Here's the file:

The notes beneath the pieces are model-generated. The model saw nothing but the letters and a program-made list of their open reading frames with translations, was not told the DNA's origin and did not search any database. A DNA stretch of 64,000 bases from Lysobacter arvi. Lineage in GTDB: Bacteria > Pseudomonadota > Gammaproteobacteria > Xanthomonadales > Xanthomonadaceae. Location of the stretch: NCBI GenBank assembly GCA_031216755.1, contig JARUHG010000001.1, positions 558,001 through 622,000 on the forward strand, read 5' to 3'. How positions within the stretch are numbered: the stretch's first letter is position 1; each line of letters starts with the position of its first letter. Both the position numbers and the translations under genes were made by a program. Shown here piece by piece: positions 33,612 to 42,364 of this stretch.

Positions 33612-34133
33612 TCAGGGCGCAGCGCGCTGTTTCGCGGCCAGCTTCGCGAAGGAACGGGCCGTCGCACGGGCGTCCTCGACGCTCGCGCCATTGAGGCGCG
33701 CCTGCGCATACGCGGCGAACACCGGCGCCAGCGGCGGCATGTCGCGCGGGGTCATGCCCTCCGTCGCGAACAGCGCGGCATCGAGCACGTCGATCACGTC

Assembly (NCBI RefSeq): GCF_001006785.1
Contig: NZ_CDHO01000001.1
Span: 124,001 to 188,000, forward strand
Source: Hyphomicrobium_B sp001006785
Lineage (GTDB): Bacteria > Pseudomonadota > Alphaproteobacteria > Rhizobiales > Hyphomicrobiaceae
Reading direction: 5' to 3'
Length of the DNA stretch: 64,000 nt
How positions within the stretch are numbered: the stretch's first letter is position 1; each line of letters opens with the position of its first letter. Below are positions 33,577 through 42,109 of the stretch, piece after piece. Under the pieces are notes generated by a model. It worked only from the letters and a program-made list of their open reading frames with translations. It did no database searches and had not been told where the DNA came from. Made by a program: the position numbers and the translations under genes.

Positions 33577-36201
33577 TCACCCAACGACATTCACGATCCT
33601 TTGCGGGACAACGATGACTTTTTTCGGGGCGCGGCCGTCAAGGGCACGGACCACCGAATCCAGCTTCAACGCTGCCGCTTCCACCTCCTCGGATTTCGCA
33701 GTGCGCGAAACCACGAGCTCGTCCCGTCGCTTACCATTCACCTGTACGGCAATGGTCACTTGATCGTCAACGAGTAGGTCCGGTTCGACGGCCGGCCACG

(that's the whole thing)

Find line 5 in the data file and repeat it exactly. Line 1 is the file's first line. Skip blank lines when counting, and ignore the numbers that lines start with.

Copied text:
Assembly (NCBI RefSeq): GCF_001006785.1